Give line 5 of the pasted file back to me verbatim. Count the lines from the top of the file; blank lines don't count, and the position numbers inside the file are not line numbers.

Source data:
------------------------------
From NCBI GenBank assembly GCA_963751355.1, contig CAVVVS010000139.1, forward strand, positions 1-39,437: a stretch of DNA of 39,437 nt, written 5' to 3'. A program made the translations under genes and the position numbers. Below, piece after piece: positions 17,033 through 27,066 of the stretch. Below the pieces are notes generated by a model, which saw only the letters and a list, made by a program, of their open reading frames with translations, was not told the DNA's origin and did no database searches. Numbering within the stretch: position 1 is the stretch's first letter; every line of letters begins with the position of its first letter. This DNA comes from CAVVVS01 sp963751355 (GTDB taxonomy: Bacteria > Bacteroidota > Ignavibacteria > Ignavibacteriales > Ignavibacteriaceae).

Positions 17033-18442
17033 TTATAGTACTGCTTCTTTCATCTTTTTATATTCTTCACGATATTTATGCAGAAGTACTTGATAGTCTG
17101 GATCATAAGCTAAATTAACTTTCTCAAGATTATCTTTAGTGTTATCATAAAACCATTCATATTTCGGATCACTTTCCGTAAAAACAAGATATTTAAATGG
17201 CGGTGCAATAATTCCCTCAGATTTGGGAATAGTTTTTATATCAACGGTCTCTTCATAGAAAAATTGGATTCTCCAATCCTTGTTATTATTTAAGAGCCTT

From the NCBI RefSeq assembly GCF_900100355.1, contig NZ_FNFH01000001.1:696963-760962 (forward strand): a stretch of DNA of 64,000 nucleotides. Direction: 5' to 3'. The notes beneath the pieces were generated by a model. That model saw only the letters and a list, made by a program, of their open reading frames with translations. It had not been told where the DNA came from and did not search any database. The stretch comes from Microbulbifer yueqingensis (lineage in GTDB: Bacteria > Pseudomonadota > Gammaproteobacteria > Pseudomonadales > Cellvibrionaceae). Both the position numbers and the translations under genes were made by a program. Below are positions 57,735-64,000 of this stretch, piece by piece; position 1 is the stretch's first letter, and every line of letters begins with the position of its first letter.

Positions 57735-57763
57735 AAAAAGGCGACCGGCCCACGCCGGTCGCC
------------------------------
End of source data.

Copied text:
17201 CGGTGCAATAATTCCCTCAGATTTGGGAATAGTTTTTATATCAACGGTCTCTTCATAGAAAAATTGGATTCTCCAATCCTTGTTATTATTTAAGAGCCTT